Last summer I wrote an article talking about the advantages and disadvantages of InstallShield versus Windows Installer XML and a Setup Democratization journey I was about to embark on. Nine months later the battle has been won and I have a few high level observations to report.
Distributed Setup Development Can Work
Back in 2005 I was involved in a distributed setup development environment that was a complete disaster. The combination of vdproj/installutil and poor software architecture choices had resulted in me being very jaded against the notion of sharing responsibility of developing setup with the developers. Unfortunately, the model of centralized setup development can only scale so far before the quality of the installer declines not because the setup developers don't know how to write good setup but because they just can't keep up with the sheer size of the application domain. They simply don't know enough to be able to help make good decisions. Eventually this becomes just as fatal as the very model that first jaded me into not sharing any responsibility.
In 2009 I found myself at this breaking point and decided to once again try setup democratization. This time, I wanted to find just the right blend between centralized and decentralized. I believe with WiX, InstallShield and a little out of the box thinking we've succeeded in doing just this and that we will be able to scale for many more years to come.
One of the biggest problems developers had was they couldn't easily see into the structure of an installer or compare the installer to previous builds or other installers. Sure, I could try to teach them to use orca, perform administrative installs or do other tricks but what they really needed was a powerful "Google Earth" style tool that really lets them drill down through and search across to get situational awareness. Once they had this capability they could make better choices.
Application developers don't have 6 months of free time to learn the Windows Installer . They need to be provided a short training session with an important set of rules to not break. The component rules can be basically explained by quoting The Highlander Movies: 'There can only be one.' Tell them that MSI is a declarative not imperative language. Relate it to things they understand like WPF and XAML. Explain to them to not ask for things like xcopy, regsvr32, regasm, gacutil or installutil. Instead ask them to ask for things at a higher level such as register a (un)managed file, deploy a file to the GAC or install/start a service. Finally provide tools that allow them to self-serve the majority of the heavy lifting: Files and Folders. Provide a tool that is simple to use yet still creates XML documents that follow the component rules and allow for adding in additional metadata by the setup experts. Finally, invest in making strong relationship with the developers. The setup developers will find themselves with more free time to go around and consult with the developers to help bridge the gap between application domain knowledge and setup domain knowledge. Both sides will gradually learn more about the other.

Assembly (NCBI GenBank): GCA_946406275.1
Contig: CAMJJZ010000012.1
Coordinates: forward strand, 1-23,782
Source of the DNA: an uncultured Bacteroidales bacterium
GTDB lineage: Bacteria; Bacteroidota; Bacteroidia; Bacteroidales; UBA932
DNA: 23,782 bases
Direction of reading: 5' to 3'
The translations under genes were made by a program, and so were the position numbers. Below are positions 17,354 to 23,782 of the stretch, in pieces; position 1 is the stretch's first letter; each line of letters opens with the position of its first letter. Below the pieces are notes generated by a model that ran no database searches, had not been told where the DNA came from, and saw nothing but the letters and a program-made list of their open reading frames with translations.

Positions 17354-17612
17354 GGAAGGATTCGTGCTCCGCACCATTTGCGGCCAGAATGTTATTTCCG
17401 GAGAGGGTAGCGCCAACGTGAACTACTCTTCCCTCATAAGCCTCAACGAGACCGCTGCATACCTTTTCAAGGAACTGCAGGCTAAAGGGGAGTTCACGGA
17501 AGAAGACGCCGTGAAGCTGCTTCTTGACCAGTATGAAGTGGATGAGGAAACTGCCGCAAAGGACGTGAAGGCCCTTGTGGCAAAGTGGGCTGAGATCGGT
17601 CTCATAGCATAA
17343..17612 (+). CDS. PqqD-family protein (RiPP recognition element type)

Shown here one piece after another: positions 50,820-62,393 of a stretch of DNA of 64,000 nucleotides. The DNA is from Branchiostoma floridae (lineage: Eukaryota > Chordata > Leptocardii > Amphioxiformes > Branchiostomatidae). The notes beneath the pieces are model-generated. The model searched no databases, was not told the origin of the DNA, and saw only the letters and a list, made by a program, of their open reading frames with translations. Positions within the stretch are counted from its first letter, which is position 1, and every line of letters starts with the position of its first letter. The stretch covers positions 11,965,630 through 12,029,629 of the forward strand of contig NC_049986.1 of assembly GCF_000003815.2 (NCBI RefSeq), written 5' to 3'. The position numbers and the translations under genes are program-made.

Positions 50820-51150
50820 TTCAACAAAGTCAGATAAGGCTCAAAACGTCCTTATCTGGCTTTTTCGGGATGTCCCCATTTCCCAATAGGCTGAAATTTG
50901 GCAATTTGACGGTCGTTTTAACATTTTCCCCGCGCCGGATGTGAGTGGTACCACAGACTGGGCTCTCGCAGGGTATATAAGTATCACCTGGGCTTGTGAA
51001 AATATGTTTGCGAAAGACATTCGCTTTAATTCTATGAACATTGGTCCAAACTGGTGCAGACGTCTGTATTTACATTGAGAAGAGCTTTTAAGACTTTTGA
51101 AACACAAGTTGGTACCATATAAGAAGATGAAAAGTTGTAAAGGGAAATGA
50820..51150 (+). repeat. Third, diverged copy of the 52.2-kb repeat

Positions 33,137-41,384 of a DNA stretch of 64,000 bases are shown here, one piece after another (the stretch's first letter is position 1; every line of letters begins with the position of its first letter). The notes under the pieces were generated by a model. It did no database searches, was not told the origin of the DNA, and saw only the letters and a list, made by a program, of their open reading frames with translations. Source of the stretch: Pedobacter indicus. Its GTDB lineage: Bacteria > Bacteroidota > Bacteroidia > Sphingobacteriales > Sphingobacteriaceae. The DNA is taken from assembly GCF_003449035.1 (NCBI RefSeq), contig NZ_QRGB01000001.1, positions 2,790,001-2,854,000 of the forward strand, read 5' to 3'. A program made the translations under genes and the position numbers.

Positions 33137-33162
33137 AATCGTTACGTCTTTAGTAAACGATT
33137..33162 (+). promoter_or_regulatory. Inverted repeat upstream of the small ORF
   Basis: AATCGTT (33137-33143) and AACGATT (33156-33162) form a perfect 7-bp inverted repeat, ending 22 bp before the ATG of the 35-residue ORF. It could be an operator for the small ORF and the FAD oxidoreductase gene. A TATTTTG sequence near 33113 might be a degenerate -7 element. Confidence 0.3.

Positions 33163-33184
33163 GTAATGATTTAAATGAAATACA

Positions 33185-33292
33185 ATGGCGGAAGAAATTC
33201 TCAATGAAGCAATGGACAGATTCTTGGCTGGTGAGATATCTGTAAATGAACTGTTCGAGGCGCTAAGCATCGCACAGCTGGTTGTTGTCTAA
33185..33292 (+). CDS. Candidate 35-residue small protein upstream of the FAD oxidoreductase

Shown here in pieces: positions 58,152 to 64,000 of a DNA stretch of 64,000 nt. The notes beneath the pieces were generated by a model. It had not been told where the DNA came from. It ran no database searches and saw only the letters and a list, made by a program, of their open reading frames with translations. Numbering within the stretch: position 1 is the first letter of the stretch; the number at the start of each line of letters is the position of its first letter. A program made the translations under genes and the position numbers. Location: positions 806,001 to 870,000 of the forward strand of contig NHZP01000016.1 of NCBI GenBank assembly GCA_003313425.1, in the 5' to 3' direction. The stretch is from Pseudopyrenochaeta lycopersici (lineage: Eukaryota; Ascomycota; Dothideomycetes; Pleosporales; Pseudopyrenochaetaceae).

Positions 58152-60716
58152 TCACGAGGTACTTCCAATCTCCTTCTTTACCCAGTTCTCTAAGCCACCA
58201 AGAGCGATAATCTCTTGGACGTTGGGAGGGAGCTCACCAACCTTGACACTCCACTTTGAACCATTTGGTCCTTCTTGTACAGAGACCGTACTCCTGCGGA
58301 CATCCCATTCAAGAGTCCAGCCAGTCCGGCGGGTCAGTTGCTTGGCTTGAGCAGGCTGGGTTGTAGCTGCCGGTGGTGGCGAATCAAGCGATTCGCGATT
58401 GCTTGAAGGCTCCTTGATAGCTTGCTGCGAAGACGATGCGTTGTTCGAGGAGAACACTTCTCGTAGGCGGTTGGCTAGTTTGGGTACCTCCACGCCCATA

Entropy applies to setup. The best way to preserve the order that you fight so hard to create is to perform extensive validation with each build. Don't allow one mistake to build upon another. Fail the builds and get your problems fixed ASAP. Make the mistake bubble up to the developer in a way he will understand and know to not repeat.
WiX and InstallShield can Complement Each Other
Usually one thinks about WiX *VS* InstallShield. I now no longer see it this way. I now see it as WiX *AND* InstallShield. Each tool has strengths and weaknesses but blended together result in a very powerful platform. However, I do believe that is time for a fully functional InstallShield style IDE to be built upon the WiX schema. I openly hope that InstallShield will take this challenge. Until then I will be building IsWiX and I hope others will either join me.